So thank you, bodybuilding, for being an accessible, consistent force for the beauty of training. And thanks especially for being an ideally safe introduction for us males at our dumbest ages.

 

Fist Bump a CrossFitter

CrossFit is another tribe that sometimes gets a little flack. Everybody’s heard the joke: 

 

“How do you know if someone does CrossFit? Don’t worry, they’ll tell you.”

 

While that is funny, it is also a neat compliment. CrossFit, more than any other fitness tribe, has brought back a sense of community we should all be trying to foster. People can’t help but tell you about this experience that has been so transformational for their lives. It offers the competition and community they crave. There is no greater indication of the success of the CrossFit community model than the imitation of it in some very un-CrossFit-like places, like kettlebell gyms and private fitness studios. Today, it seems that everybody is trying to emulate the close-knit tribe ethos that CrossFit brought back to the fore.

 

Furthermore, they’ve revitalized and brought so many other forms of training into the popular consciousness. Everyone from the Olympic weightlifting community, to kettlebells, rowing, and distance training has seen a resurgence of interest, based largely on the exposure CrossFit brings to their methods. The creativity of programming in CrossFit has spurred fun variation and motivation in the HIIT training and group training worlds.

 

Like bodybuilding, CrossFit often serves as a bridge to future exploration. Many only make their way to their eventual love of gymnastics or Olympic lifting after CrossFit spurs them to try those things in the first place. Whatever you might think of teaching very technical movements to the general population in a group training format, CrossFit’s emphasis on scaling and individualizing workouts allows them to cast a wider net, and allows people to approach things they previously thought impossible.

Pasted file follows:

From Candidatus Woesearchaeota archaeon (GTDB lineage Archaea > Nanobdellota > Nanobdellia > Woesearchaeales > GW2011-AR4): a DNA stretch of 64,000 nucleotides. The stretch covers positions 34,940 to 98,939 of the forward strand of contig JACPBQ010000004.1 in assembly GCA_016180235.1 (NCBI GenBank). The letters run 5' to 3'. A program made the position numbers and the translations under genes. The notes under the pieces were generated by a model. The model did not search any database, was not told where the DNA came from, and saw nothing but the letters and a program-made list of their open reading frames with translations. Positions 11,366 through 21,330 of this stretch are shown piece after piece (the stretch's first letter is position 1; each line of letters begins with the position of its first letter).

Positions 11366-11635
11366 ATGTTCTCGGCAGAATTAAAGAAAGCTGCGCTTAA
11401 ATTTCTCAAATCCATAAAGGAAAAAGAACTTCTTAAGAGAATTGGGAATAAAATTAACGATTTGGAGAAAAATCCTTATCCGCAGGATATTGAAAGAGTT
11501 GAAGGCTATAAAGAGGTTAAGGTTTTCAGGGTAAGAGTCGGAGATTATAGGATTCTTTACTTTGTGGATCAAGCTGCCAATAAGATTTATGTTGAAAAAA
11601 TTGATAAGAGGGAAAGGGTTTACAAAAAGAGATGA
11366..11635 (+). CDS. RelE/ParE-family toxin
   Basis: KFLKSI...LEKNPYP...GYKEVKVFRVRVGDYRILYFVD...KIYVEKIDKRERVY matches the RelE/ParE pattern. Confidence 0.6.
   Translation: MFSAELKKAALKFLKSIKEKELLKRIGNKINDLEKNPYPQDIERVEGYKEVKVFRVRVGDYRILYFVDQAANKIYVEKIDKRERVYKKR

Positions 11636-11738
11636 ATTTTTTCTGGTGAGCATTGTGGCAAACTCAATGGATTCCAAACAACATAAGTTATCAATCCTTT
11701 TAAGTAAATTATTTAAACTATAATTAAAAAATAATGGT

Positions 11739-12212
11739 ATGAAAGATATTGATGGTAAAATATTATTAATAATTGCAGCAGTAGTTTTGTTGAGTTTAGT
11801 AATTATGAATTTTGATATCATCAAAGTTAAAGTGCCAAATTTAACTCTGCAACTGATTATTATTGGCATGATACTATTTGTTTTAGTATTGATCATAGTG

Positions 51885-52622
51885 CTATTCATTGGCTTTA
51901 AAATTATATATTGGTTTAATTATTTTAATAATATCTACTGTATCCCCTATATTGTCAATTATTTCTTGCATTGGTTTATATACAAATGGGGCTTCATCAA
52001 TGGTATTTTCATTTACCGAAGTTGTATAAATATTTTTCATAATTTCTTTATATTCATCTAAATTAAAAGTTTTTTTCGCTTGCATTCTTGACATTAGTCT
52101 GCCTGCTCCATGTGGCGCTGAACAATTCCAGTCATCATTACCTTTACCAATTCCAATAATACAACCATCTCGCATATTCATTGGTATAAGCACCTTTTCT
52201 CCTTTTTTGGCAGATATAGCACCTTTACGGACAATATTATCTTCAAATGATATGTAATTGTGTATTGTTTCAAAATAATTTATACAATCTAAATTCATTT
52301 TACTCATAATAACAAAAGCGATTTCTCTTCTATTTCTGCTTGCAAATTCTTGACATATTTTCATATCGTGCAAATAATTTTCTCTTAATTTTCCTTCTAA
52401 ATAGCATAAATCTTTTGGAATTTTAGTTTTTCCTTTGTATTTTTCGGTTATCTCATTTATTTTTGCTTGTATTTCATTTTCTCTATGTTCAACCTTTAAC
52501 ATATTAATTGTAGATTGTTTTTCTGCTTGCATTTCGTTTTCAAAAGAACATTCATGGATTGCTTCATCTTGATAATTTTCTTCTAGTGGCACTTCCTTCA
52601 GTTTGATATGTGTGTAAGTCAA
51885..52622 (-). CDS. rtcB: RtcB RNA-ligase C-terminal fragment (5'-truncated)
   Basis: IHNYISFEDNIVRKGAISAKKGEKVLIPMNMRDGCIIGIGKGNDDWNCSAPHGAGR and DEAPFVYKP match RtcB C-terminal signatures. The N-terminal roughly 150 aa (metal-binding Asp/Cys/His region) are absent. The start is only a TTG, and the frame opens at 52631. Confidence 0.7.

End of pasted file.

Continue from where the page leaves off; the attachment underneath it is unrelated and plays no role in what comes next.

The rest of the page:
We’re All on the Same Side

These are the sort of conversations that all of us in the fitness industry need to have, if we wish to attract more of those immobile masses. And that goes for gym owners, coaches, trainers, athletes, and gym bros alike.

 

I only mentioned a few of the many proud, positive forces within the fitness world. Kettlebells and gymnastics have transformed the way I look at training. Distance runners, please know I have immense respect for the toughness, primal origins, and simplicity of your craft. I could really go on about everyone, but that would detract from the point.

 

What we need is a movement towards a united tribe of fitness. We don’t have to be in love with each other’s means. I can think that my methods are best for athleticism, or that some approaches are healthier or more in line with my philosophy. But if we want to shift the culture toward a healthier future, we must work together and learn from one another, while keeping a passion and pride for our own brand.

 

We should all strive for a symbiotic relationship, where we continue to help improve, refine, and add to each other. Where we can dip into each discipline to create greater understanding and knowledge of our sphere, as well as a richer understanding of the whole. The reality is we are all different, and will all like different training methods and sports, but we should all be working to make the fitness community more attractive to everyone—to make health more accessible and likely for all.

 

Ideally, we’d all be like Bruce Lee: undogmatic about the discipline as we integrate the best of each approach into one seamless training passion. We can stop the debates over whether mobility flows are just yoga, or what the actual name for that exercise is, or who did it first. Let’s celebrate and learn from each other, and leave the ego out. If we do, we just might change the world for the better.